Life On Earth Is In Virtual Freefall
While the corporate media and the criminal “elected officials” talk about increasing growth and stimulating employment, our planet is dying. All life will go down with the ship if we do not undergo an immediate and total change of course. The denial, blindness, and criminality that permeates so much of the human race can barely be comprehended. Instead of sounding the alarm and implementing life preserving measures on the planet, those that run the world are waging wars and ravaging the biosphere for whatever resources there are left to loot, pillage, and plunder. How shocking should it be to any sane person to realize that fully half of Earth’s wildlife has been lost in the last 40 years, and even that figure is likely conservative. The current species extinction rate is astounding. Fully 200+ species of plants and animals are being lost to extinction each and every day. This rate is 10,000 times “natural variability” which is 1,000,000% of “normal” background extinction rates. Earth is in its sixth mass extinction right now. The paradigm we have all known is already in its death throws, it will not continue. Of all the challenges we face, the single biggest leap we could take in the right direction is to expose and halt the climate engineering. To do so would effectively pull the curtain back from the power structure and fully expose them for what they are, clinically insane and murderous beyond comprehension. Though the human race is causing immense damage to the planet from countless directions, climate engineering is mathematically the single greatest assault against all life on Earth. All of us are needed in the effort to sound the alarm, make every day count.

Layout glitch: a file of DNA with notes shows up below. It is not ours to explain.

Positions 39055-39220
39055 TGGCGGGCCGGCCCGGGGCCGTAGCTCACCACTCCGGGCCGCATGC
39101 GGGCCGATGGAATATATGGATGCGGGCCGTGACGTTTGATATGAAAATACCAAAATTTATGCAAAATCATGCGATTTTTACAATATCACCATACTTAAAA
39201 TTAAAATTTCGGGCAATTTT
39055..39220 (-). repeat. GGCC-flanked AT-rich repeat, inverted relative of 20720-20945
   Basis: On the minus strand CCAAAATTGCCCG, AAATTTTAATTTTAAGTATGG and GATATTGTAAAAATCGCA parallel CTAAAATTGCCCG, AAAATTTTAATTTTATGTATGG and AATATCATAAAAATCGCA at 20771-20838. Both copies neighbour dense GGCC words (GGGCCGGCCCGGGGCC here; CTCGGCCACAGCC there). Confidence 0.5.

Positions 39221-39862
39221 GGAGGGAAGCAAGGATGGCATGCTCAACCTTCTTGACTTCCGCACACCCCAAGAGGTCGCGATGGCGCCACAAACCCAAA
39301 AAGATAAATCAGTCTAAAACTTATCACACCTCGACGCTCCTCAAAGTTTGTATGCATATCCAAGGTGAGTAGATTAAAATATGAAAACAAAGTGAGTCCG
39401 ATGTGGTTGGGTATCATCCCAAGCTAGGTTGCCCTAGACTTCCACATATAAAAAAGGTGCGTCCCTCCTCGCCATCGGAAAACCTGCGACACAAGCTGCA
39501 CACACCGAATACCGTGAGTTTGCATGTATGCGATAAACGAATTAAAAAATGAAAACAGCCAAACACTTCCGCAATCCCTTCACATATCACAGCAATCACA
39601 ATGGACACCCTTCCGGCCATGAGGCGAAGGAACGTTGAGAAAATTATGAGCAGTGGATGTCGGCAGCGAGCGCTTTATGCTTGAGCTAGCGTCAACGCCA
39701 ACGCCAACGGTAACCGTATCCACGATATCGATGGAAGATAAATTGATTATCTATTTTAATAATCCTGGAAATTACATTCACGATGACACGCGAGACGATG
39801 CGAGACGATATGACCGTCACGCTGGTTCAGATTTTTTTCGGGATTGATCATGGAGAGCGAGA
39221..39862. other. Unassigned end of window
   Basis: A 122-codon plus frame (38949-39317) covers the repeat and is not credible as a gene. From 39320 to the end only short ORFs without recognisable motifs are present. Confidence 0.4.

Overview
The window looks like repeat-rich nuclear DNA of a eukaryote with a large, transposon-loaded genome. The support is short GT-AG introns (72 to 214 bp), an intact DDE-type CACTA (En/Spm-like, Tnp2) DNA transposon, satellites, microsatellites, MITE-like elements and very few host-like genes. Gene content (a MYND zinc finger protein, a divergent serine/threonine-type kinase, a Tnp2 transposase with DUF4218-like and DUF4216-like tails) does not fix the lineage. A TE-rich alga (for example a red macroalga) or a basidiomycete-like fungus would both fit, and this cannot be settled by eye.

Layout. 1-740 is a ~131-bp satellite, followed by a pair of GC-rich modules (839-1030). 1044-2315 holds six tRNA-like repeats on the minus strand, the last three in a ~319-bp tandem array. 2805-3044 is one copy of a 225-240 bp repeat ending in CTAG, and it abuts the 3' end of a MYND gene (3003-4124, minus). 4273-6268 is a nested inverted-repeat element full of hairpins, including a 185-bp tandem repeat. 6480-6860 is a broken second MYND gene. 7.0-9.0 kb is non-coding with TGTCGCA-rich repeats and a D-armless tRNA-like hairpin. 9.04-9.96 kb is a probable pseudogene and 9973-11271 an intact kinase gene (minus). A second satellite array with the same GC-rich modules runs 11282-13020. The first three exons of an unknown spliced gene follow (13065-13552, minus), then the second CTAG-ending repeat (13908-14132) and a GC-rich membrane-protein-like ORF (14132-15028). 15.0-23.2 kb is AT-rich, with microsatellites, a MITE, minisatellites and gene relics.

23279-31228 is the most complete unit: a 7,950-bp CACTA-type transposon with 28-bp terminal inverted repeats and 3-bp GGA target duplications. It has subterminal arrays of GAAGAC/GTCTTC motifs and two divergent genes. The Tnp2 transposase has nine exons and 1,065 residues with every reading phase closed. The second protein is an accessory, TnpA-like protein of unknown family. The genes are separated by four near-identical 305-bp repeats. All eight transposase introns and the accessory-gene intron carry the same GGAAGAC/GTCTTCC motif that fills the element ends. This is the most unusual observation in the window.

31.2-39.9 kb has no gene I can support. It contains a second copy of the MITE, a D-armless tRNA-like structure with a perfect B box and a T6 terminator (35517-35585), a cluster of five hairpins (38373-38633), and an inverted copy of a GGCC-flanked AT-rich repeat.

Earth has lost half of its wildlife in the past 40 years, says WWF
Source: The Guardian
Species across land, rivers and seas decimated as humans kill for food in unsustainable numbers and destroy habitats
The number of wild animals on Earth has halved in the past 40 years, according to a new analysis. Creatures across land, rivers and the seas are being decimated as humans kill them for food in unsustainable numbers, while polluting or destroying their habitats, the research by scientists at WWF and the Zoological Society of London found.
“If half the animals died in London zoo next week it would be front page news,” said Professor Ken Norris, ZSL’s director of science. “But that is happening in the great outdoors. This damage is not inevitable but a consequence of the way we choose to live.” He said nature, which provides food and clean water and air, was essential for human wellbeing.